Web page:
Jeevan Chinnappa

Three elephants have died in one week in Kodagu

Deputy Conservator of Forests lends credence

to the disease theory

‘Forests will be searched for carcasses of animals to know whether disease is prevalent’

MALDARE (KODAGU DISTRICT): The deaths of three elephants, including two calves, in the past week in Kodagu have raised doubts that some disease may be responsible.

Foot-and-mouth disease is being suspected as the probable cause of the deaths.

A decomposed carcass of a two-year-old female calf was found just 10 m into the forest beside the Siddapura-Maldare-Mysore road. This is the second elephant death in Kodagu in one week. The first one was reported in the Thithimathi range of the Nagarahole National Park six days ago.

Srinivas, veterinarian, who arrived from Hunsur to conduct the post-mortem, was unable to ascertain the cause of death as the carcass had decomposed. None of the organs of the animal could be retrieved, Dr. Srinivas said.

He said he was rushing to Poojekal area of the national park to conduct post-mortem of an elephant calf found dead there on Saturday. An elephant had died under mysterious circumstances at Veeranahosalli on the Mysore side of the national park two weeks ago, Dr. Srinivas said.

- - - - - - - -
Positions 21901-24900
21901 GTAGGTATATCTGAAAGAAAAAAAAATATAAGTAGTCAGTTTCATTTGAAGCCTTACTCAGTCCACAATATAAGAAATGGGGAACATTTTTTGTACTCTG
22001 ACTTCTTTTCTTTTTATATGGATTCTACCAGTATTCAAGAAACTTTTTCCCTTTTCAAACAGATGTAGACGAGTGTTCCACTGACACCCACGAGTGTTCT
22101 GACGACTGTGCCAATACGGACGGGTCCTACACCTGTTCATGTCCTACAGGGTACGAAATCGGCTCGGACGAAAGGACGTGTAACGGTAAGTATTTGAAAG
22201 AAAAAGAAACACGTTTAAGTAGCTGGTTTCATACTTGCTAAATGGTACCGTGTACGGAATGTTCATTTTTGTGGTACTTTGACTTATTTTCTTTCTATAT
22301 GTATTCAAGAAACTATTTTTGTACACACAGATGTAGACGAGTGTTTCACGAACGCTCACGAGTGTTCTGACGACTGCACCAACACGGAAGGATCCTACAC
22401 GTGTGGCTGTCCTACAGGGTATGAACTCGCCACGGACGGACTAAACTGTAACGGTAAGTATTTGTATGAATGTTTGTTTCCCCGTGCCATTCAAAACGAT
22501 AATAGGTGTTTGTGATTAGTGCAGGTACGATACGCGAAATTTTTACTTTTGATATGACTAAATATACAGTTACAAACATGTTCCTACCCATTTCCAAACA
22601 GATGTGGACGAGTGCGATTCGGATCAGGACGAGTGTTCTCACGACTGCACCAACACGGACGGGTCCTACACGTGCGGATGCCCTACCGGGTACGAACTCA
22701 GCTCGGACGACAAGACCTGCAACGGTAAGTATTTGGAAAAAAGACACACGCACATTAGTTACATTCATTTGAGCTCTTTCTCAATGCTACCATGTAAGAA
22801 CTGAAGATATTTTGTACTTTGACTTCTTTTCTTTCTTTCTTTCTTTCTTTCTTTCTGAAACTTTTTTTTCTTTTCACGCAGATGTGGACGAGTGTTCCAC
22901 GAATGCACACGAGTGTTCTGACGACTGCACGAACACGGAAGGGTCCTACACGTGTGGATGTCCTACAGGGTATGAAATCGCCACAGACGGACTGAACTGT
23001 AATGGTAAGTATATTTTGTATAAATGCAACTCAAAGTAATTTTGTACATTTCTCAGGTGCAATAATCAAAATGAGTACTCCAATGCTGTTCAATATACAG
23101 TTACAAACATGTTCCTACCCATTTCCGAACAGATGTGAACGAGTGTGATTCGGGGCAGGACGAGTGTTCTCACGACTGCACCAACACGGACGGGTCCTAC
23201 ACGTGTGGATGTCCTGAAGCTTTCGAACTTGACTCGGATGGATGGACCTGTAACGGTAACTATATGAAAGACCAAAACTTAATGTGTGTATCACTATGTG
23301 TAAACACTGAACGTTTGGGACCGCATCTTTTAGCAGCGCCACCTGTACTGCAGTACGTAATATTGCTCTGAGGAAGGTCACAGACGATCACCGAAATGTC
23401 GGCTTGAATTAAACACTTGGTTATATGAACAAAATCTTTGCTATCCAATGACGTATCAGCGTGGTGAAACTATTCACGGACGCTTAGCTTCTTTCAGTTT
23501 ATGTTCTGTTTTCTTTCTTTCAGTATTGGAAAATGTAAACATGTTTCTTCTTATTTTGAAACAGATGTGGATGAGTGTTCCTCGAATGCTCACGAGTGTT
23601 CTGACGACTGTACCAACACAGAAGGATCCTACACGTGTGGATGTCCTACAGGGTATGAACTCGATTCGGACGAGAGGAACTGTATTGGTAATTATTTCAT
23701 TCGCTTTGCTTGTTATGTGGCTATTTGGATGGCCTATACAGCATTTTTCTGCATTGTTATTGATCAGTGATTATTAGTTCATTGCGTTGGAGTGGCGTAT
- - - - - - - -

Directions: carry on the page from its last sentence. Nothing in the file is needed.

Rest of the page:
Deputy Conservator of Forests B.B. Mallesh, who visited the spot along with Assistant Conservator of Forests Vijaya Kumar, lent credence to the disease theory.

He said the forests would be searched for carcasses of animals, particularly ungulates, to know whether disease was prevalent.

Mr. Mallesh ruled out an accident as the cause of death of the calf. He confirmed that foot-and-mouth disease could affect elephants also. Forest Department staff later burnt the carcass of the animal in a pit.

Bison found dead

Assistant Conservator of Forests, Thithimathi range, Alexander, who was at the spot, said a bison had also died a few days ago in the range. The carcass was noticed after it was bloated and decomposed. He said that perambulation of forests was on to look for another sick bison, which was noticed by Thithimathi Range Forest Officer Monnappa and team a few days ago. He too suspected that some disease could have caused the deaths of both elephants and the bison.

Dr. Srinivas said “ring vaccination” of domestic cattle should have taken place during October and November in the forest fringe areas of the national park. Foot-and-mouth disease spreads from cattle when they venture into forests to graze and drink water. Wild animals contract the disease while grazing or drinking water in the same area.


Deputy Director of the Department of Animal Husbandry and Veterinary Services, Kodagu, D.D. Krishnamurthy told The Hindu that three rounds of vaccination for foot-and-mouth disease were done in and around Maldare area on August 25, August 29 and September 9. The effect of the vaccination would last for one year, he added.